Thursday morning, a Falcon 9 rocket from Elon Musk’s commercial space company sits at Vandenberg Air Force Base in Southern California carrying a unique payload: SpaceX plans to launch low-orbiting satellites to beam high-speed internet to folks around the world as part of a program called “Starlink.” And despite a series of delays due to inclement weather, SpaceX’s latest mission is fitted, fueled, and ready to fly.
Other companies have discussed blanketing the Earth in Internet waves from satellites or low flying balloons, notably giants like Google and Facebook. Google’s Project Loon brought Internet access back to Puerto Rico last fall, for example. But if anyone can do complete a project as massive as this, it’s Musk, who silenced his naysayers forever (or at least for a few months) with the successful (and awe-inspiring) launch of the Falcon Heavy earlier this month. Now Starlink is ready to rock.
So what is it, exactly?
As CNET reported, the FCC actually granted SpaceX a license to launch the first Starlink satellites late in 2017. In SpaceX’s original application, the company noted its objectives, writing “in addition to proving out the development of the satellite bus and related subsystems, the test program for the Microsat-2a and -2b spacecraft will also validate the design of a phased array broadband antenna communications platform.”
SpaceX has been tight-lipped about the entire enterprise, and has not made an official comment regarding the imminent launch of its first two test satellites in the project. That said, Joy Dunn, the company’s senior manager of new product introduction, did take to Twitter to drop a hint (though it has since been deleted). It read, “Really looking forward to this one” with two satellite emojis, and linked to a SpaceX tweet about the successful static fire test of the Falcon 9 that is slated to go into space soon.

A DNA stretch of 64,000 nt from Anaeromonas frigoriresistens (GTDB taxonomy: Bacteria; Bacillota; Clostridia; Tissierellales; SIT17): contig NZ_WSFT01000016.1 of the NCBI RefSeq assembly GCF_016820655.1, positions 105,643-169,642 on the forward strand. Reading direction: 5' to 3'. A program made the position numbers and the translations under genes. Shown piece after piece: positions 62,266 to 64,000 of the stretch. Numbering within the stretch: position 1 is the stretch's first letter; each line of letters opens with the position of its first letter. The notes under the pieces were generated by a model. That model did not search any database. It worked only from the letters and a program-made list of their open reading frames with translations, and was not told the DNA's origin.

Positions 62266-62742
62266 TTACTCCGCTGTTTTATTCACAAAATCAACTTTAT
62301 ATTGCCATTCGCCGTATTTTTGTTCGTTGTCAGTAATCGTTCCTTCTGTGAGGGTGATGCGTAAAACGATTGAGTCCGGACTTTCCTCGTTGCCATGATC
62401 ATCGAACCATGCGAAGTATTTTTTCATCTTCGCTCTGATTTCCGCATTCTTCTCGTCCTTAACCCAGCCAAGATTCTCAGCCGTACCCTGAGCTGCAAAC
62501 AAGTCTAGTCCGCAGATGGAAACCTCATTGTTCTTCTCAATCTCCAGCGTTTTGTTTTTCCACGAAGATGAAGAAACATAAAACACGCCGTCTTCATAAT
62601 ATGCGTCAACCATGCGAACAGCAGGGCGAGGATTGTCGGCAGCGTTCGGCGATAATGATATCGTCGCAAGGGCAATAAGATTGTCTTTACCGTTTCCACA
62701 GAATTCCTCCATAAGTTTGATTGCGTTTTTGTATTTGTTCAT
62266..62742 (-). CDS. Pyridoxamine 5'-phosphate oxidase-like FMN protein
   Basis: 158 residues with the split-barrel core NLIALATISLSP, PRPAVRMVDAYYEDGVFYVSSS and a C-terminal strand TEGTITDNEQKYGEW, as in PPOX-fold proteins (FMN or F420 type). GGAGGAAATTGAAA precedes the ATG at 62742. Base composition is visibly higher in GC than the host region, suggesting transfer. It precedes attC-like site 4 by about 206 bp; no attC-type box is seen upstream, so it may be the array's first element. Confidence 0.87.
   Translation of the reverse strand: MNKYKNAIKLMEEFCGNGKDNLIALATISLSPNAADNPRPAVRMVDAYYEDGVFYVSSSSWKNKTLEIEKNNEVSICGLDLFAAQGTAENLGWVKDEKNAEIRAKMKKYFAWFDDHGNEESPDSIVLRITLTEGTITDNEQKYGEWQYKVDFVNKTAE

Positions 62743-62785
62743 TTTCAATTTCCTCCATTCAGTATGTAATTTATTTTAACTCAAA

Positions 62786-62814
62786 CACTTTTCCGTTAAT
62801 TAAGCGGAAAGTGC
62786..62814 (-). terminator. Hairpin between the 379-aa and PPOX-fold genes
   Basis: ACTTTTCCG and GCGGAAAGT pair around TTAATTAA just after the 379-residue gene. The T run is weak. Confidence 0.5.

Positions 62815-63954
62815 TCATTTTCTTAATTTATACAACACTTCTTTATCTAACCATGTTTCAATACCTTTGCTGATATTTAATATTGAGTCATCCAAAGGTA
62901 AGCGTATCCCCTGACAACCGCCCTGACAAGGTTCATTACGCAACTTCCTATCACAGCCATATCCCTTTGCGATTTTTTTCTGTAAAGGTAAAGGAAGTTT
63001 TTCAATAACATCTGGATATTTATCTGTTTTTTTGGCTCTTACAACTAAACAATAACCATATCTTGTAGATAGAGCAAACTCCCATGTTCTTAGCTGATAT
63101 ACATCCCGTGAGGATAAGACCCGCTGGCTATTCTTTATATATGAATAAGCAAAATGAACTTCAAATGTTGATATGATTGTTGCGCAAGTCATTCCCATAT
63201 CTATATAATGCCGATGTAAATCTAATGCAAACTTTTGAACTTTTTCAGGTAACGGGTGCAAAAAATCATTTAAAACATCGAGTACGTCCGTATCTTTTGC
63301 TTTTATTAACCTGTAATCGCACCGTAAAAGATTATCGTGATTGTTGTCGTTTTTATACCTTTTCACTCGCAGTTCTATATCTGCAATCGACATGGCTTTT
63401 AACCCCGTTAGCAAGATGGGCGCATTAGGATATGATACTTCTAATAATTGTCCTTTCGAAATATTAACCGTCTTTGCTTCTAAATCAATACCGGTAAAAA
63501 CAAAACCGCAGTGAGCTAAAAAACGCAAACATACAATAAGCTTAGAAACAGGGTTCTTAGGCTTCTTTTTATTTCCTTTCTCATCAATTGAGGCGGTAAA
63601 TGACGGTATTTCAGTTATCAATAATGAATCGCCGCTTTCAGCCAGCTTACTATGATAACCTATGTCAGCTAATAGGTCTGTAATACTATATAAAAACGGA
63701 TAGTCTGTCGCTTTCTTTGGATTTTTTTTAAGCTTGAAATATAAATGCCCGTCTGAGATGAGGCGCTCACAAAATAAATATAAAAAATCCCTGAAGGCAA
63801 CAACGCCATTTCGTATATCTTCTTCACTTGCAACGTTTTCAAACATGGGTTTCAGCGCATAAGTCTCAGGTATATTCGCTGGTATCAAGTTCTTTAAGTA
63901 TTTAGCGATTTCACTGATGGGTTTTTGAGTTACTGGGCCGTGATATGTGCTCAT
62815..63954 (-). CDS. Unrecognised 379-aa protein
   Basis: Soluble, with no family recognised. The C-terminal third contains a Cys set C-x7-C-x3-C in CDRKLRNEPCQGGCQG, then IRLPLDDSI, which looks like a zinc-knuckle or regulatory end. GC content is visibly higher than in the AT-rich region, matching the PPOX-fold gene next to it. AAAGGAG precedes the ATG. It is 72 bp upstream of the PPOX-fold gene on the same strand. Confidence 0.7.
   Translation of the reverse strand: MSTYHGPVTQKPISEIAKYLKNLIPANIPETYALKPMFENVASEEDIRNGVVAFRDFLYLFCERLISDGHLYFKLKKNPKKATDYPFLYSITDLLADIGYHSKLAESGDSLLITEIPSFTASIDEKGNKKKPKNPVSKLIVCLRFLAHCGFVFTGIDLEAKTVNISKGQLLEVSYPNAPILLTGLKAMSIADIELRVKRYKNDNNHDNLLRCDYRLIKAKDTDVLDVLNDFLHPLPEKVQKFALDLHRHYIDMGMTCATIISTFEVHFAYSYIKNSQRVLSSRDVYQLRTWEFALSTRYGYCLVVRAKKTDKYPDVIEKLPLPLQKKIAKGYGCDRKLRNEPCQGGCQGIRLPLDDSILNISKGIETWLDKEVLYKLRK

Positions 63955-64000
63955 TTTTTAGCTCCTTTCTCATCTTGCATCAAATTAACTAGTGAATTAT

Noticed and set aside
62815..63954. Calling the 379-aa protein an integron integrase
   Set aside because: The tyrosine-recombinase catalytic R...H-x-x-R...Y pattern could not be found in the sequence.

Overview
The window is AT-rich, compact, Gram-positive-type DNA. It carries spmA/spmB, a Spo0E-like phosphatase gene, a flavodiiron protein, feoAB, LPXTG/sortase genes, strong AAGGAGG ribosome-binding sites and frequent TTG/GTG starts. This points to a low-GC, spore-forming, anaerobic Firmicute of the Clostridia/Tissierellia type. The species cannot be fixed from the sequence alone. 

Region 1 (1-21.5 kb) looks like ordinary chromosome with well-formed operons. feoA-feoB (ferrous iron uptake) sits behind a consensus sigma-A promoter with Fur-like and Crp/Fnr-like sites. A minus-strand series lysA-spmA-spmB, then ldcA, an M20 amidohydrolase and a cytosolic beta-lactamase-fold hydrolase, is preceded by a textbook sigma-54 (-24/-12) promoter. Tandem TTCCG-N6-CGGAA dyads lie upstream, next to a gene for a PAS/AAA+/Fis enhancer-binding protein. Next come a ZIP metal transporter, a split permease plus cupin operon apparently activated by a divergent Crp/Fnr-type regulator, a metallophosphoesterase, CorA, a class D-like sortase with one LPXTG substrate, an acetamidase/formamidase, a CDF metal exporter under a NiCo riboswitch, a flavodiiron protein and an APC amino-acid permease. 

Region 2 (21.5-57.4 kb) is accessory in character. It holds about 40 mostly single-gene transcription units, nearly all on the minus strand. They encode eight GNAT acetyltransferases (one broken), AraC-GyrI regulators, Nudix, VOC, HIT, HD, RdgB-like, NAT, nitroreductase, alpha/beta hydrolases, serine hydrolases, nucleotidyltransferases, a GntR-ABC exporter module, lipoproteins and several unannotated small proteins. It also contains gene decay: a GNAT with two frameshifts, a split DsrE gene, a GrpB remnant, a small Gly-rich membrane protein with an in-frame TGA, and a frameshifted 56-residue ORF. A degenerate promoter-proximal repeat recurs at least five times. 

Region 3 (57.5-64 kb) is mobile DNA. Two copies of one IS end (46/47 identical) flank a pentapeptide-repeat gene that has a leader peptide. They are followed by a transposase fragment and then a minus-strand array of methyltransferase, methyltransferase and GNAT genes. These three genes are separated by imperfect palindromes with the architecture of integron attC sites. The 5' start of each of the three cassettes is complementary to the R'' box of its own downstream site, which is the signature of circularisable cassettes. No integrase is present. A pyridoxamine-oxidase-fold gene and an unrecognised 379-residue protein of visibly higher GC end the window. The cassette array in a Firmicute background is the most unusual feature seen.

According to a letter posted to the FCC’s website in early February, Microsat-2a and -2b, the first satellites of what is eventually slated to be an entire fleet, would go into orbit in early February. But just hours before its scheduled 9:17 a.m. ET liftoff time, the crew at the Vandenberg launchpad required more time to run “final checkouts.” Launch was set for Wednesday, February 21 — but minutes before launch, poor conditions forced SpaceX to push the launch.
Whether SpaceX chooses to talk about Starlink now, we could soon be reaping its benefits should the promise of satellite-based Wi-Fi come to fruition. Until then, we’ll just have to patiently await the takeoff of the Falcon 9.
Update: The launch of the first satellites of project Starlink is set for to Thursday, February 22, at 6:17 a.m. PST